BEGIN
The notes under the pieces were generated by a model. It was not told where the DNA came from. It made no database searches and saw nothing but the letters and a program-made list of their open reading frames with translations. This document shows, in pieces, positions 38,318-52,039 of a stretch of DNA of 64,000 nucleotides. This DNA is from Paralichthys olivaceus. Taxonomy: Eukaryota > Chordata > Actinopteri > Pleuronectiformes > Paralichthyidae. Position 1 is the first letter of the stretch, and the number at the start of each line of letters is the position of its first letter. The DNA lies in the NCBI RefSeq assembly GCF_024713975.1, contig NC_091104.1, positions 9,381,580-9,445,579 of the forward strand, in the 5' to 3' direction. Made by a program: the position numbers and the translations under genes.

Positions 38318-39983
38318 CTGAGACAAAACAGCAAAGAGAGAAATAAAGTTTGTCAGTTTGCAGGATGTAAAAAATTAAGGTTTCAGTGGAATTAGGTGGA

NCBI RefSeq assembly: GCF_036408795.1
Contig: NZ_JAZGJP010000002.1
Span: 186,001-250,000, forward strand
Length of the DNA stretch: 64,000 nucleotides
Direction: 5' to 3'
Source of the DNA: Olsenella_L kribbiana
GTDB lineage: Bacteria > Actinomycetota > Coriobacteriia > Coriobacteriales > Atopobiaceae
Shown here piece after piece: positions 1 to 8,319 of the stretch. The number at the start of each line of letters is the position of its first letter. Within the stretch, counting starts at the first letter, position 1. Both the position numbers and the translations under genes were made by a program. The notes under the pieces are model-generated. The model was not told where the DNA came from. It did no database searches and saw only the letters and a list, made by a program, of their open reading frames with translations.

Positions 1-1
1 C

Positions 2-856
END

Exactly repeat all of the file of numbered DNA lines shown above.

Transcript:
The notes under the pieces were generated by a model. It was not told where the DNA came from. It made no database searches and saw nothing but the letters and a program-made list of their open reading frames with translations. This document shows, in pieces, positions 38,318-52,039 of a stretch of DNA of 64,000 nucleotides. This DNA is from Paralichthys olivaceus. Taxonomy: Eukaryota > Chordata > Actinopteri > Pleuronectiformes > Paralichthyidae. Position 1 is the first letter of the stretch, and the number at the start of each line of letters is the position of its first letter. The DNA lies in the NCBI RefSeq assembly GCF_024713975.1, contig NC_091104.1, positions 9,381,580-9,445,579 of the forward strand, in the 5' to 3' direction. Made by a program: the position numbers and the translations under genes.

Positions 38318-39983
38318 CTGAGACAAAACAGCAAAGAGAGAAATAAAGTTTGTCAGTTTGCAGGATGTAAAAAATTAAGGTTTCAGTGGAATTAGGTGGA

NCBI RefSeq assembly: GCF_036408795.1
Contig: NZ_JAZGJP010000002.1
Span: 186,001-250,000, forward strand
Length of the DNA stretch: 64,000 nucleotides
Direction: 5' to 3'
Source of the DNA: Olsenella_L kribbiana
GTDB lineage: Bacteria > Actinomycetota > Coriobacteriia > Coriobacteriales > Atopobiaceae
Shown here piece after piece: positions 1 to 8,319 of the stretch. The number at the start of each line of letters is the position of its first letter. Within the stretch, counting starts at the first letter, position 1. Both the position numbers and the translations under genes were made by a program. The notes under the pieces are model-generated. The model was not told where the DNA came from. It did no database searches and saw only the letters and a list, made by a program, of their open reading frames with translations.

Positions 1-1
1 C

Positions 2-856